Set out below are the following:
- "What is a currency swap?";
- "Preliminary issues"; and
- "Special issues"
What is a currency swap?
A currency swap is similar to an interest rate swap except that each cash flow is denominated in a different currency. These swaps may be on a fixed-to-fixed, fixed to floating, or floating-to-floating interest rate basis.
To document currency swaps under Australian law using the ISDA Master Agreement participants should ensure that they have executed an ISDA Master Agreement with their counterparty.
Has the participant used ISDA documents before? If a participant is not familiar with the ISDA documents, it is recommended that they:
- read the User's Guide and the ISDA Master Agreement;
- read the 2.1 "ISDA";
- read this part of the Guide, "Currency swaps".
If a participant is familiar with the ISDA documents, it is recommended that they start by reading this part and refer to the other portions of the Guide as necessary.
Unless otherwise stated, this commentary on currency swaps is prepared on the assumption that participants use the 2006 Definitions and the 2002 ISDA Master Agreement.
A number of important changes were made to the hard-copy version of the Guide on 1 January 2002. Updates 1 to 8 in 6.1.2 "Updates as at June 30 2007" which can be found in 6.2 "History". It is recommended that participants carefully read these items. Take particular care in relation to the comments at the February 2005 Update to Part 5 in 6.1.2 "Updates as at June 30 2007" (ISDA Definitions booklets).
The issues discussed in 4 "Issues", such as regulation, tax/stamp duty, netting, investment managers, novation and collateral, may also be relevant to currency swaps.
Set out below are some Australian specific considerations to be taken into account when completing the 22.214.171.124 "Confirmation without commentary". Further commentary can be found in 126.96.36.199 "Confirmation with commentary".
- Fixed Rate Day Count Fraction. The Fixed Rate Day Count Fraction and the Floating Rate Day Count Fraction are normally specified in an abbreviated form, such as "Actual/Actual". The Confirmations refer to various conventions for calculating the number of days elapsed. These are set out in Section 4.16 of the 2006 Definitions.
It is important to specify a Fixed Rate Day Count Fraction which will normally be "Actual/365(Fixed)" which is consistent with the market practice in Australia. Note that if the word "(Fixed)" is not included, the denominator of the fraction will become 366 in a leap year.
- Floating Rate Option. Article 7 of the 2006 Definitions refers to the definitions for various Floating Rate Options. Section 7.1 (a) of the 2006 ISDA Definitions sets out various Floating Rate Options for the Australian Dollar. Two of these options (AUD-BBR-AUBBSW and AUD-BBR-BBSW) are based on rates for bills of exchange and two (AUD-LIBOR-BBA and AUD-LIBOR-Reference Banks) are based on LIBOR.
The AUD-BBR-BBSW rate is the one which would normally be used for domestic Australian dollar interest rate swaps. ** The AUD-BBR-BBSW rate was fully reviewed by AFMA before being put in the 1991 Definitions (and now reflected in the 2006 Definitions) and is the rate which should now generally be used if an Australian Dollar bank bill rate is required.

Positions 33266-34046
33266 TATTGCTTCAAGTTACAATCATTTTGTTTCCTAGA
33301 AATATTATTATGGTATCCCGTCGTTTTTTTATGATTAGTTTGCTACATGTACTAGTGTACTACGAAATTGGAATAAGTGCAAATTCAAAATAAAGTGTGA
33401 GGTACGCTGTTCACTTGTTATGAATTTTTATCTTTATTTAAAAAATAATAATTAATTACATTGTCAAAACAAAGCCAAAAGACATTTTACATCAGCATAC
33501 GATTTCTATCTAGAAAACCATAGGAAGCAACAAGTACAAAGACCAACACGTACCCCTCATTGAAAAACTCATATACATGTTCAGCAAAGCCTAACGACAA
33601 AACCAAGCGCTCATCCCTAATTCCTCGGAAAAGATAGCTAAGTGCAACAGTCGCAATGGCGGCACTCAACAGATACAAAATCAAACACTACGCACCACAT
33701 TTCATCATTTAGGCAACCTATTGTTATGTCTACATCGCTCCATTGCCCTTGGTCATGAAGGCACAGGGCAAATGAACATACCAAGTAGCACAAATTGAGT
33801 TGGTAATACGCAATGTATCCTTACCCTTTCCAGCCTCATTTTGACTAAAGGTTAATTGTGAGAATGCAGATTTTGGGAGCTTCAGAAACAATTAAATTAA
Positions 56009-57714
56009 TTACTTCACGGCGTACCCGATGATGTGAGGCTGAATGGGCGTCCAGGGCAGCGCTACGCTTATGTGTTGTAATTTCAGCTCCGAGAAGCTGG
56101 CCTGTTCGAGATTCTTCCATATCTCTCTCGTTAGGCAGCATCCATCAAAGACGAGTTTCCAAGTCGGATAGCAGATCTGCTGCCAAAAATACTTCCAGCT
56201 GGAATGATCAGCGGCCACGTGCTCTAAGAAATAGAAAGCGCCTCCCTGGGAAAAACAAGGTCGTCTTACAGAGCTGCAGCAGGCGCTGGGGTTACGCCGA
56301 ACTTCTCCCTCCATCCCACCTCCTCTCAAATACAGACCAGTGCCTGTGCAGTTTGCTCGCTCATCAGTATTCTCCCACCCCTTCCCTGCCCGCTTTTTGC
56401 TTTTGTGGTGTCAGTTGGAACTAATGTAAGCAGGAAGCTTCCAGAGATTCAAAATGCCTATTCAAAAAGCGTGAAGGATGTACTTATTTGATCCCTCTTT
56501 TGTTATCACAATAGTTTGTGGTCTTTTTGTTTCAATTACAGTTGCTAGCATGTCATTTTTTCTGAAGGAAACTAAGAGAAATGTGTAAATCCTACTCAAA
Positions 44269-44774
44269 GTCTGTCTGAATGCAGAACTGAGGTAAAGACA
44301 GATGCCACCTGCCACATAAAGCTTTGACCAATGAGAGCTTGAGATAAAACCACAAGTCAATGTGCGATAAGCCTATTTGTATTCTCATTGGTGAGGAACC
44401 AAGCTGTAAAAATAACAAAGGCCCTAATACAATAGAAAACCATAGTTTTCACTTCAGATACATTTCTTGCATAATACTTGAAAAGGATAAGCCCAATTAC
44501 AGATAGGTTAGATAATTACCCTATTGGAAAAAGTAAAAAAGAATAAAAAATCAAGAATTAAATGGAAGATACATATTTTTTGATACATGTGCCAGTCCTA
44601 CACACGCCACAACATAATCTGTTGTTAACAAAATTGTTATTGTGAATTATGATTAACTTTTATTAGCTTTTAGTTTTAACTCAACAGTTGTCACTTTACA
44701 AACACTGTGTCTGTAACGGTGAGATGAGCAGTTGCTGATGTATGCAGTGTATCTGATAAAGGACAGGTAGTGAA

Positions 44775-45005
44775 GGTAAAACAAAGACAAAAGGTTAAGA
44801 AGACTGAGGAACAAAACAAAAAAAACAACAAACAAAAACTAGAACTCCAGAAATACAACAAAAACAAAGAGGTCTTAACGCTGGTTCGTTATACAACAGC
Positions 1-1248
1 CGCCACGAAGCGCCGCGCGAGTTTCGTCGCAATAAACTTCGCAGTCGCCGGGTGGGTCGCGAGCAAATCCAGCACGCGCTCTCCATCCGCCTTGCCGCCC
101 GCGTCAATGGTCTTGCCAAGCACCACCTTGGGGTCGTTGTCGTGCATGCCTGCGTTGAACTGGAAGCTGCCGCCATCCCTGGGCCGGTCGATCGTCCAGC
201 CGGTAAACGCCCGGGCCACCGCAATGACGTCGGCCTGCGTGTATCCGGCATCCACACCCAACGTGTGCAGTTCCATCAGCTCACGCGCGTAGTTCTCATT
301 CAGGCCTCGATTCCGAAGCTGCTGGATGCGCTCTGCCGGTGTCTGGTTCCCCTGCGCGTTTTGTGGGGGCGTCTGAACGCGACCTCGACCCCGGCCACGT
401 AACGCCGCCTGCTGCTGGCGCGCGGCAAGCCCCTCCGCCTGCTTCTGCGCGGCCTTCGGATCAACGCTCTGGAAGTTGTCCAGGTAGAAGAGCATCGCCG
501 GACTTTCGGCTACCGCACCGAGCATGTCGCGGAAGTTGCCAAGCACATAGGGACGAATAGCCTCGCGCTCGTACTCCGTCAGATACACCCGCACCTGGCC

To use the AUD-BBR-BBSW rate in a confirmation in which the 2006 Definitions are incorporated simply insert "AUD-BBR-BBSW" alongside the "Floating Rate Option" item. Nothing more is required for this item (although it is necessary to specify the Designated Maturity) **
- Designated Maturity. This definition is used in the definitions of the various Floating Rate Options relating to Australian Dollars.
For Australian Dollar Floating Rate Options based on bills of exchange (AUD-BBR-AUBBSW and AUD-BBR-BBSW), the Designated Maturity is the tenor of the bills of exchange on which the Floating Rate is to be calculated. Normally the Designated Maturity will be three months for quarterly payment swaps and six months for semi-annual swaps.
For Australian Dollar Floating Rate Options based on LIBOR (AUD-LIBOR-BBA and AUD-LIBOR-Reference Banks), the Designated Maturity is the term of the deposits on which LIBOR is based.
It is at this item where participants should specify the Designated Maturity for Calculation Periods which differ from the Designated Maturity which will generally apply in the transaction.
Care! As it is possible that the designated maturity for a particular rate set may not match one of the terms for which BBSW is calculated, consider whether to specify in the confirmation that "Linear Interpolation is to apply" (see Section 8.3 on pg.84 of the 2006 ISDA Definitions) If Linear Interpolation does apply, the two Floating Rate Options needed to calculate the interpolated rate need to be specified.
- Floating Rate Day Count Fraction. See commentary on "Fixed Rate Day Count Fraction" above. If no Floating Rate Day Count Fraction is specified, the fraction will be determined in accordance with Section 6.2 (g) of the 2006 Definitions. The Floating Rate Day Count Fraction specified by Section 6.2 (g) if an AUD-BBR Floating Rate Option is chosen is "Actual/365(Fixed)" which is consistent with the market practice in Australia. Note that if the word "(Fixed)" is not included, the denominator of the fraction will become 366 in a leap year.
- Specify the place for each currency to be applicable for the Business Day definition. See Section 1.4 of 2006 Definitions. This item need not be included if the Transaction is entirely A$ denominated and Sydney is the only centre which need be "open" (see Section 1.4 (a)(i) of the 2006 Definitions).
Last Update Date 29 Jun 2011